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TTC39B deficiency stabilizes LXR reducing both atherosclerosis and steatohepatitis.
Nature. 2016 07 14; 535(7611):303-7.Nat

Abstract

Cellular mechanisms that mediate steatohepatitis, an increasingly prevalent condition in the Western world for which no therapies are available, are poorly understood. Despite the fact that its synthetic agonists induce fatty liver, the liver X receptor (LXR) transcription factor remains a target of interest because of its anti-atherogenic, cholesterol removal, and anti-inflammatory activities. Here we show that tetratricopeptide repeat domain protein 39B (Ttc39b, C9orf52) (T39), a high-density lipoprotein gene discovered in human genome-wide association studies, promotes the ubiquitination and degradation of LXR. Chow-fed mice lacking T39 (T39(-/-)) display increased high-density lipoprotein cholesterol levels associated with increased enterocyte ATP-binding cassette transporter A1 (Abca1) expression and increased LXR protein without change in LXR messenger RNA. When challenged with a high fat/high cholesterol/bile salt diet, T39(-/-) mice or mice with hepatocyte-specific T39 deficiency show increased hepatic LXR protein and target gene expression, and unexpectedly protection from steatohepatitis and death. Mice fed a Western-type diet and lacking low-density lipoprotein receptor (Ldlr(-/-)T39(-/-)) show decreased fatty liver, increased high-density lipoprotein, decreased low-density lipoprotein, and reduced atherosclerosis. In addition to increasing hepatic Abcg5/8 expression and limiting dietary cholesterol absorption, T39 deficiency inhibits hepatic sterol regulatory element-binding protein 1 (SREBP-1, ADD1) processing. This is explained by an increase in microsomal phospholipids containing polyunsaturated fatty acids, linked to an LXRα-dependent increase in expression of enzymes mediating phosphatidylcholine biosynthesis and incorporation of polyunsaturated fatty acids into phospholipids. The preservation of endogenous LXR protein activates a beneficial profile of gene expression that promotes cholesterol removal and inhibits lipogenesis. T39 inhibition could be an effective strategy for reducing both steatohepatitis and atherosclerosis.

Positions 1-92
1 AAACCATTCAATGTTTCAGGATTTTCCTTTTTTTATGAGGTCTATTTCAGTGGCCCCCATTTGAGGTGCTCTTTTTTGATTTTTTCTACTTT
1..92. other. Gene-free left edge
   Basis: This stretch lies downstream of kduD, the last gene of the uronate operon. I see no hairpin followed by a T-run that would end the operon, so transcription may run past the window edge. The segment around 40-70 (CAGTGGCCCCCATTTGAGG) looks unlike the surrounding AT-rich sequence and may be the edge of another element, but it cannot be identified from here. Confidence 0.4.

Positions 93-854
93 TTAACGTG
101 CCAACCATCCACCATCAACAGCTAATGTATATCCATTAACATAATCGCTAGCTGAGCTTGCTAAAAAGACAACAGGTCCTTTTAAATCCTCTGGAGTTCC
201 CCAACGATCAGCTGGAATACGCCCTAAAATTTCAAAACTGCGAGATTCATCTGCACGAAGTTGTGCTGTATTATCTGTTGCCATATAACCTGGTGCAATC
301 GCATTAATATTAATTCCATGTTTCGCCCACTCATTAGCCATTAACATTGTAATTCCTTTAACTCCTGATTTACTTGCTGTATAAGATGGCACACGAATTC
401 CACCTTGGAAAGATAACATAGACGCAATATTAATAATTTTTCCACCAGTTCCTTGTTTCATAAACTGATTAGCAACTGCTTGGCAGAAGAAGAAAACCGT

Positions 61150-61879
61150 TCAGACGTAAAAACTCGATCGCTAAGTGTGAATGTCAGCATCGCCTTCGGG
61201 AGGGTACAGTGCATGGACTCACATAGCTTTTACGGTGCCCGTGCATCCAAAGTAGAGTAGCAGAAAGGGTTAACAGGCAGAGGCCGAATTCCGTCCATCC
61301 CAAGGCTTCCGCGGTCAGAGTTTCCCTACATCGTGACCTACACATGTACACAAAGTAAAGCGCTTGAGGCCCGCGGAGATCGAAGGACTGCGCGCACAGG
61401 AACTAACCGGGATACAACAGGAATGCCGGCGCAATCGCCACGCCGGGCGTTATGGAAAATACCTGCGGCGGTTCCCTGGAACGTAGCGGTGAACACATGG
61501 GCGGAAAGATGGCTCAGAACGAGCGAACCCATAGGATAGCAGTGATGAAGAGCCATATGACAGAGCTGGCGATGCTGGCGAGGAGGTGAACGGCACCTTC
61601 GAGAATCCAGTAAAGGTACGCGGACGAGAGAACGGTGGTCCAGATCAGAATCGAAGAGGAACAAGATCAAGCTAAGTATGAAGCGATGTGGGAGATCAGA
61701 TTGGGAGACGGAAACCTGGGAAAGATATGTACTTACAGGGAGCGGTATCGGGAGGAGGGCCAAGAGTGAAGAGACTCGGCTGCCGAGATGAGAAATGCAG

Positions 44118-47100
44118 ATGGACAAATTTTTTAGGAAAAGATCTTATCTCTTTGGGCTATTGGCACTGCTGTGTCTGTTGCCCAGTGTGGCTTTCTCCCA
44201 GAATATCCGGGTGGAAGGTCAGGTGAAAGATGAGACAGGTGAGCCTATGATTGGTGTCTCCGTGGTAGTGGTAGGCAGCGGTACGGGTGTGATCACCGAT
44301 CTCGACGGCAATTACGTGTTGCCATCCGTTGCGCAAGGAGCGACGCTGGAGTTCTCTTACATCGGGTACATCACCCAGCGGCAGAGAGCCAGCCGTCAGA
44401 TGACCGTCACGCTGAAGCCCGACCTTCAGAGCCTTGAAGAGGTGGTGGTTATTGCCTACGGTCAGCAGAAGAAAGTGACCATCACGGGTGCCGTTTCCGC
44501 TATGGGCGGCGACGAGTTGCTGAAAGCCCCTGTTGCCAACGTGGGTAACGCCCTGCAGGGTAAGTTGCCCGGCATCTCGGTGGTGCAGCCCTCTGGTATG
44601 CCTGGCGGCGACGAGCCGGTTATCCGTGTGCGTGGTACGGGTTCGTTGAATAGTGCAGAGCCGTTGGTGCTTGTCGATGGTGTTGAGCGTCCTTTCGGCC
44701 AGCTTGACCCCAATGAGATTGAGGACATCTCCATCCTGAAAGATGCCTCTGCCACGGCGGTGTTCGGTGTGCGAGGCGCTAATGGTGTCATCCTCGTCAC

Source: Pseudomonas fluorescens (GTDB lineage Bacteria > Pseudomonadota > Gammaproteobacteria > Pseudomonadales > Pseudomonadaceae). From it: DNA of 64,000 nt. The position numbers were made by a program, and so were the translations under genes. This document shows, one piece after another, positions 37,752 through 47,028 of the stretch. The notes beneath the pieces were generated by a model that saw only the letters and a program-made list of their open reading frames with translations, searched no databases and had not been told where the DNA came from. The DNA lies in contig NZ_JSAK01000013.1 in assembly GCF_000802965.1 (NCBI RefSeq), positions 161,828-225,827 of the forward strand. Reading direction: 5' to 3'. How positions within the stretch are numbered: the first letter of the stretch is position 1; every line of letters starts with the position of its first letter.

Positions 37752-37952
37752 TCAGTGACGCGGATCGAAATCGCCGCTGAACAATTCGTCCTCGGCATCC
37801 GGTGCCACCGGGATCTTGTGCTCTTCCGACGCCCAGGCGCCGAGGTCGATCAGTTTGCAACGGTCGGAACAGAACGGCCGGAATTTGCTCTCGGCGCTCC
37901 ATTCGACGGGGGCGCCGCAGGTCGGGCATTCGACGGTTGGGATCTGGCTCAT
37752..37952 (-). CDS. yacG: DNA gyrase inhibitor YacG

Authors+Show Affiliations

Division of Molecular Medicine, Department of Medicine, Columbia University, New York, New York 10032, USA.Division of Molecular Medicine, Department of Medicine, Columbia University, New York, New York 10032, USA. Cardiovascular Medicine, Osaka University Graduate School of Medicine, Suita, Osaka 565-0871, Japan.Division of Molecular Medicine, Department of Medicine, Columbia University, New York, New York 10032, USA.Division of Molecular Medicine, Department of Medicine, Columbia University, New York, New York 10032, USA.Faculty of Core Research, Ochanomizu University, Bunkyo- -ku, Tokyo 112-8610, Japan.Division of Molecular Medicine, Department of Medicine, Columbia University, New York, New York 10032, USA.Department of Cell Biology, State University of New York Health Science Center at Brooklyn (SUNY Downstate Medical Center), Brooklyn, New York 11203, USA.Department of Pathology and Cell Biology, Columbia University, New York, New York 10032, USA.Division of Molecular Medicine, Department of Medicine, Columbia University, New York, New York 10032, USA.Division of Molecular Medicine, Department of Medicine, Columbia University, New York, New York 10032, USA.Department of Genetics, Perelman School of Medicine, University of Pennsylvania, Philadelphia 19104, USA. Department of Medicine, Perelman School of Medicine, University of Pennsylvania, Philadelphia 19104, USA.Cardiovascular Medicine, Osaka University Graduate School of Medicine, Suita, Osaka 565-0871, Japan.Division of Molecular Medicine, Department of Medicine, Columbia University, New York, New York 10032, USA.Department of Pathology and Cell Biology, Columbia University, New York, New York 10032, USA.Department of Cell Biology, State University of New York Health Science Center at Brooklyn (SUNY Downstate Medical Center), Brooklyn, New York 11203, USA.Department of Pathology and Cell Biology, Columbia University, New York, New York 10032, USA.Department of Genetics, Perelman School of Medicine, University of Pennsylvania, Philadelphia 19104, USA. Department of Medicine, Perelman School of Medicine, University of Pennsylvania, Philadelphia 19104, USA.Division of Molecular Medicine, Department of Medicine, Columbia University, New York, New York 10032, USA.